adventures in craft beer and real food

Sunday, February 26, 2006

IMBB 23: Vive la France

I was on break the other day and one of my coworkers asked what I liked to do for fun. I told her that I enjoy cooking. When prompted what I cook, I told her that I have a real affinity for French food. She responded by saying that she enjoys "cooking gourmet" every once in a while.

Historically "cooking gourmet" meant cooking French. Yet the refined cuisine we imagine when we think of French food and indeed the food we cook in our restaurants isn't a good representation of French fare. Yes, the French are known for being of the world's preeminant cooks. But there's another side to what the French eat that we don't often talk about in the food world, and that's the rustic every day kind of food.

As I sat and tried to figure out dish best epitomizes the opposite of the kind of French food we find in our restaurants, a traditional Alsatian dish came to mind. Baeckoffe is a simple stew of meat and onions in white wine.

In the Lutèce Cookbook, Soltner gives a charming account of the dish's history. Apparently, women traditionally did the laundry on Mondays. Since they were so busy, they threw some meat, potato, and white wine in a pot on Sunday evening and let it marinate overnight. As their children went to school on Monday, they dropped off the pots at the village bakery. By that hour, the day's baking would be finished but the ovens would still be quite hot. The children would then pick up the pots on their way home at lunchtime, and the family would sit down and eat together.

It seems that a parallel story has emerged on the history of the dish. Several websites claim that the dish originated as a Sunday after church lunch. This (probably Americanized) version is almost undoubtedly false. The name of the dish means "baker's oven" via the German "Bäckhof." This fact signifies that the baker's oven must have played some role in the tradition of the dish. However, French bakeries are closed on Sunday.

Regardless of the dish's origins, I made baeckoffe.

On the first day of making it, I put half a pound of beef, lamb, and pork into a pot. Then I minced an onion and sliced some garlic, which found it's way into the pot as well. I then prepared a bouquet garni with two stands of thyme, parsley, and a bay leaf. I immersed the contents of the pot with a dry Alsatian white wine. In the interest of economy, and to stick with a rustic preparation, I chose a wine that was made to be quaffed. That is, I chose an Edelzwicker. This kind of wine is made out of whatever grapes the vintner has at hand, and isn't crafted into any particular "style." Ironically, though, the name means "noble blend." Specifically, I used a 2002 vintage Domaine Bott-Geyl. It was about $10 at my local wine store.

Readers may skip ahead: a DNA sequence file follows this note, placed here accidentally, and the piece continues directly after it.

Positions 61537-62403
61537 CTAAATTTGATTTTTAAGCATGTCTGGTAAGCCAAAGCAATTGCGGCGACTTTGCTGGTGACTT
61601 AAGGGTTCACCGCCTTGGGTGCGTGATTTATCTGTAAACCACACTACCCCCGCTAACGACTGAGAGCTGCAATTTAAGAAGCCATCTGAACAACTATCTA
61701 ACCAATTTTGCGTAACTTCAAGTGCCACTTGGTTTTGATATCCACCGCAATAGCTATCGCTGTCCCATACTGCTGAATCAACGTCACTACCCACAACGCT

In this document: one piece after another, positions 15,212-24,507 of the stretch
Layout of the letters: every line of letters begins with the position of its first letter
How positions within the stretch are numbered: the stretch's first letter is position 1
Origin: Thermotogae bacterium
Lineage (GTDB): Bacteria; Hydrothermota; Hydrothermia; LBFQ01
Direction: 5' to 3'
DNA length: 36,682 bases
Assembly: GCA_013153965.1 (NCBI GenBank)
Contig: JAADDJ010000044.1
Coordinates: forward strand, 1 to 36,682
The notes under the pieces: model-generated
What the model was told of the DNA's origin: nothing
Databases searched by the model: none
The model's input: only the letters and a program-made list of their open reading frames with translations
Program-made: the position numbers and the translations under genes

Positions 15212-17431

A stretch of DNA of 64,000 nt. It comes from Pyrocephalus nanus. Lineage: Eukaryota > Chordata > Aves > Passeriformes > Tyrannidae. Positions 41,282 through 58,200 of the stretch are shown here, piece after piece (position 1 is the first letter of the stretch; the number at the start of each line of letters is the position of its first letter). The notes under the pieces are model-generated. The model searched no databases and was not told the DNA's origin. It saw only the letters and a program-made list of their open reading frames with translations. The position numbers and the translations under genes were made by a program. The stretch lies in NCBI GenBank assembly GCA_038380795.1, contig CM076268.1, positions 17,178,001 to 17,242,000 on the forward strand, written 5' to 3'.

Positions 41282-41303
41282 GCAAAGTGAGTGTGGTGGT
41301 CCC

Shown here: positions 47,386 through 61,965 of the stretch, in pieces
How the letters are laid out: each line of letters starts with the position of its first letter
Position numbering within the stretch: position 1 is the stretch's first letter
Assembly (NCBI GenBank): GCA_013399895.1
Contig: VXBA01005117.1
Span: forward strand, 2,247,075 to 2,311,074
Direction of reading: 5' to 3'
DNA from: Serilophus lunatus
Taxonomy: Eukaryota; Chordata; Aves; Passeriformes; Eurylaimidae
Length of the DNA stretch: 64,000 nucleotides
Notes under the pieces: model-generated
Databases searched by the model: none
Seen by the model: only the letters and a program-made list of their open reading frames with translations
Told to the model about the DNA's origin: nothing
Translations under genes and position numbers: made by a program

On its own, the wine is actually relatively tasty. In the interests of integrity, I need to fess up and admit that I'm more of a beer drinker than a wine drinker. The nose is full of muted fruit notes. I can almost smell grapefruit in the glass. The taste is slightly dry, with biting acidity and a pleasant but astringent oak aftertaste. The flavors aren't necessarily well balanced and seem vaguely "square" but I kind of appreciate a bit of edginess to the taste. At 12% abv, it seems fairly graceful.

After 36 hours of refrigeration, I sliced some russet potatoes and laid them into the bottom of a dish. The meat, onions, garlic, and marinade all got poured into the dish. I then cut up a half an onion and added it. Slices of potato topped the stew, after seasoning of course. The stew was baked at 300°F for 2.5 hours. I tried to seal the dish with some dough, but the lid seats from the side rather than from the top.

The result?


This is a no-nonsense dish in which any imperfection wouldn't hesitate to announce itself. The meat was not as tender as I would have liked, owing to the tough cuts of meat that were used (again, sticking with the spirit of the dish). When I make this dish again, I'll let the stew go for my "tried and true" four hours instead. From my experience, that produces wonderfuly tender meat.

As a wine, I wanted to set up a contrast. I was worried that the flavors of a dry white wine would cancel out the wine flavors of the stew. As a result, I deliberately picked something that might seem zany to some of you. I chose a pinot gris. As in that which was once called tokay. Tokay, which usually refers to the Hungarian variety, is dessert wine par excellence. My goal was to play off a sweet-savory contrast in picking the wine. Specifically, I chose a 1998 Domaine du Clos St. Landelin Grand Cru Pinot Gris.